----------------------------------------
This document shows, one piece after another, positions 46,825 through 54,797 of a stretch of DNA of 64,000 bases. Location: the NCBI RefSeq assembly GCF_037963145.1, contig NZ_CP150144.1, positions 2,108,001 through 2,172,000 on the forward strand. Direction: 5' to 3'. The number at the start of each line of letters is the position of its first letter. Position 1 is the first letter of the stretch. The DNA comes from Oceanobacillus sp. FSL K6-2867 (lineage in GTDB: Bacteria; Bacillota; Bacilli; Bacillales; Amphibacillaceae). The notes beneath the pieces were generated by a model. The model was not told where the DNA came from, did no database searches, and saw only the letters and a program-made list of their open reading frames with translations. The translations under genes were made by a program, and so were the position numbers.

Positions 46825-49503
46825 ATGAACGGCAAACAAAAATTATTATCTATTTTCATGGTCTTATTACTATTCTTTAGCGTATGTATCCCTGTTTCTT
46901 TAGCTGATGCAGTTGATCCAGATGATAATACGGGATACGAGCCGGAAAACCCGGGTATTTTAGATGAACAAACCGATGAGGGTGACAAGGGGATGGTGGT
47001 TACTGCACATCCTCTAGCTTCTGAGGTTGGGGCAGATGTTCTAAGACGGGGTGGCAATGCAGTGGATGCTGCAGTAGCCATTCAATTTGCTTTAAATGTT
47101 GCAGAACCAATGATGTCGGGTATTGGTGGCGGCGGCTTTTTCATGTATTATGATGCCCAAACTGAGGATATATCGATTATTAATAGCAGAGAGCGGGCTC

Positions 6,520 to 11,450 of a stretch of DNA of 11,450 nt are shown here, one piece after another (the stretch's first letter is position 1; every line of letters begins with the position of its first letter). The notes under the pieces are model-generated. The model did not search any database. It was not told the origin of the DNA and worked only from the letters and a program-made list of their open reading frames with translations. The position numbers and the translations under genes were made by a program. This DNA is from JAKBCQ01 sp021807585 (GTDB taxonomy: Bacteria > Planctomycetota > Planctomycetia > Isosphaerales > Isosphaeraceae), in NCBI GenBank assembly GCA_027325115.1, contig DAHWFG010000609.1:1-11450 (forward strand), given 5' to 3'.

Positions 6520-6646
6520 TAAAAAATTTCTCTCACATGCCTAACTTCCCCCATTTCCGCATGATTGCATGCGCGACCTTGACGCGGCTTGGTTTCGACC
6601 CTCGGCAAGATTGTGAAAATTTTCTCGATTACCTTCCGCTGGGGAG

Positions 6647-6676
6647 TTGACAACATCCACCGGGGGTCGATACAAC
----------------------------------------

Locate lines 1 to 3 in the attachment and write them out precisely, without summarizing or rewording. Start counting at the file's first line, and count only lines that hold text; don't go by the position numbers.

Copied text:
This document shows, one piece after another, positions 46,825 through 54,797 of a stretch of DNA of 64,000 bases. Location: the NCBI RefSeq assembly GCF_037963145.1, contig NZ_CP150144.1, positions 2,108,001 through 2,172,000 on the forward strand. Direction: 5' to 3'. The number at the start of each line of letters is the position of its first letter. Position 1 is the first letter of the stretch. The DNA comes from Oceanobacillus sp. FSL K6-2867 (lineage in GTDB: Bacteria; Bacillota; Bacilli; Bacillales; Amphibacillaceae). The notes beneath the pieces were generated by a model. The model was not told where the DNA came from, did no database searches, and saw only the letters and a program-made list of their open reading frames with translations. The translations under genes were made by a program, and so were the position numbers.

Positions 46825-49503
46825 ATGAACGGCAAACAAAAATTATTATCTATTTTCATGGTCTTATTACTATTCTTTAGCGTATGTATCCCTGTTTCTT